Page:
Asthma involves recurrent attacks of wheezing and coughing, which may result in chest tightness and shortness of breath.
Give a dose of asthma medication. This could include:
Have your child rest until the breathing improves.
Croup is an upper respiratory infection, which causes a hoarse voice, barky (seal-like) cough, and often raspy breathing with labored breathing.
During office hours if:
If your child has raspy, labored breathing:
FIRST - bring your child in the bathroom, close the doors, and run the shower on hot to create steam. Wait 15 minutes to see if the steam will end the raspy, labored breathing
SECOND - If it is cool outside (less than 60 degrees) bring your child outdoors to breathe the cool air. If the raspy, labored breathing doesn’t end within 15 minutes call the office.
If your child has a barky cough and hoarse voice but no raspy, labored breathing:
Croup is caused by one of a number of viruses, therfore antibiotics are of no use in treating croup. Your child may have a fever with the croup. Also, your child may often have a sore throat with the croup.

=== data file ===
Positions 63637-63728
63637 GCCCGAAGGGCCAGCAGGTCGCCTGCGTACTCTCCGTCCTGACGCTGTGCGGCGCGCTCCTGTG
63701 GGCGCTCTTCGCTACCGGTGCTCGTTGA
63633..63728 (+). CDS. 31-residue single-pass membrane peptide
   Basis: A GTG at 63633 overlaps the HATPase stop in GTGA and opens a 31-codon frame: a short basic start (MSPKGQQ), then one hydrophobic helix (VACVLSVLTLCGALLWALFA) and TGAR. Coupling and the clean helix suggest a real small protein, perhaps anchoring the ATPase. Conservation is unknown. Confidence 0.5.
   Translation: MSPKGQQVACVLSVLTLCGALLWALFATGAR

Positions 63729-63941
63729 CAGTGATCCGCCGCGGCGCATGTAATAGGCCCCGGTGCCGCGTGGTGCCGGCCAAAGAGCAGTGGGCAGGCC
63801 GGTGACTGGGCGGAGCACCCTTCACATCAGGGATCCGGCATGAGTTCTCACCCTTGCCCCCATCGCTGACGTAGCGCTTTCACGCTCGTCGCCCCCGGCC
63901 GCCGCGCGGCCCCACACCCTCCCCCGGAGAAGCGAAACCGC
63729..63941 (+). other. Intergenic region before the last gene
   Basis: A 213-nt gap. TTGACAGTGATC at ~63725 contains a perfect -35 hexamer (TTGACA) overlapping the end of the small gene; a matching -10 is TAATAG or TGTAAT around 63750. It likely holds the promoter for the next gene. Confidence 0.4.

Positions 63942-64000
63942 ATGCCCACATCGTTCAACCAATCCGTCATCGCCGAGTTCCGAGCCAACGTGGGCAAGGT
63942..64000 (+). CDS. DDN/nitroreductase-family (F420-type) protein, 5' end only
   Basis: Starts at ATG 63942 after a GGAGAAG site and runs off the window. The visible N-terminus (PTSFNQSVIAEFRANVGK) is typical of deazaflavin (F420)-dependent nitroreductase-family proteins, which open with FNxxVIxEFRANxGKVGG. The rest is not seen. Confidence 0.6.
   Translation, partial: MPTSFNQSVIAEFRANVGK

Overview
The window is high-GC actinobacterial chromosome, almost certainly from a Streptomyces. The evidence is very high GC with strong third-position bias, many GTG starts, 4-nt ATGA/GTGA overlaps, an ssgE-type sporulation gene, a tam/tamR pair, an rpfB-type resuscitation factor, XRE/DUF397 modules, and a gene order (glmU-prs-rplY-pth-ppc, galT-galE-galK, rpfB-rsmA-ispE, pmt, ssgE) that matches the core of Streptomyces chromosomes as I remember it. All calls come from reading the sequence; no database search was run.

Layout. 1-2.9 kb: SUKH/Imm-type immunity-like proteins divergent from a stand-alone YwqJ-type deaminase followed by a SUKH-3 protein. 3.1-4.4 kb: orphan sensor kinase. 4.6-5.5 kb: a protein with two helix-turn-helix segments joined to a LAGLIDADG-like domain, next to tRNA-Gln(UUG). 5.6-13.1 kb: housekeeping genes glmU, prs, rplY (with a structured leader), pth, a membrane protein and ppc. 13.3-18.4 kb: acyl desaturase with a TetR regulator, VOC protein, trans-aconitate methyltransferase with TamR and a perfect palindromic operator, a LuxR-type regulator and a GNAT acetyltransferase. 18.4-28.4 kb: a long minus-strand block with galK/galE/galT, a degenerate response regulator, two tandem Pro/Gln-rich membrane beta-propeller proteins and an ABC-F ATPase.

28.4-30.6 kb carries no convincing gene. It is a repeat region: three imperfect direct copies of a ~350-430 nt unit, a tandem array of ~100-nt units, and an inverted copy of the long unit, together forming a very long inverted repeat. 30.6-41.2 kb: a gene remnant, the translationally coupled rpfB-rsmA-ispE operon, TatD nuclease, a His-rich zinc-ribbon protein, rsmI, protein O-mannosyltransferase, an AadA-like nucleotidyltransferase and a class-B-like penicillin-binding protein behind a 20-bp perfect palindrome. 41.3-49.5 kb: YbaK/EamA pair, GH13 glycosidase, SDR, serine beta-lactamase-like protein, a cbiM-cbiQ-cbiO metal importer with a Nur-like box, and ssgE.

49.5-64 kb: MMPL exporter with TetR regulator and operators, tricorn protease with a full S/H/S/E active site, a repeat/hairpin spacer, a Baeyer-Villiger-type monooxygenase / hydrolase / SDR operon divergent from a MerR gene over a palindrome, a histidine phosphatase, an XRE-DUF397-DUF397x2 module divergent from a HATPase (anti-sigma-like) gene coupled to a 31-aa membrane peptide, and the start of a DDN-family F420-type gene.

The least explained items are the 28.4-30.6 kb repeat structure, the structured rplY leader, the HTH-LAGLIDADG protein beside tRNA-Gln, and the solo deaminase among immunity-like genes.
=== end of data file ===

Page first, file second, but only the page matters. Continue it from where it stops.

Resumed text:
Croup is contagious. Your child should stay home from school and daycare until the signs of croup (barky cough, and fever) are gone for 24 hours.
WHAT IS IT?
Pneumonia is an infection in the lung. Signs of pneumonia almost always include a prolonged cough and fever. Signs often include rapid breathing, shortness of breath and chest pain. Rattles in the chest or rattly breathing are not a sign of pneumonia.
Call during office hours if:
The treatment of pneumonia will often require antibiotics.Your doctor listening to the lungs can usually determine the presence of pneumonia. At times your doctor may order a chest xray to diagnose pneumonia. Pneumonia is not and emergency unless there is labored breathing, the lips are bluish or dusky, there is chest pain when not coughing or there is shortness of breath when not coughing. A rattle in the chest is not a sign of pneumonia. (If mucous is rattling in the chest it is in the back of the throat or upper bronchial tubes and can be coughed up.)
If you suspect your child has pneumonia please contact the office during office hours.
Pneumonia in most cases is treated with antibiotics at home. A rattle in the chest is not a sign of pneumonia.
Respiratory Syncytial Virus (RSV) is a type of viral infection that may cause pneumonia in infants and young children. RSV occurs in the late fall and winter. RSV is a virus, therefore antibiotics are not used to treat it.
phone: (616) 243-9515
FAX: (616) 243-1815
after hours: (616) 776-7401
or contact us via the Patient Portal
733 Alger St. SE
Grand Rapids, MI 49507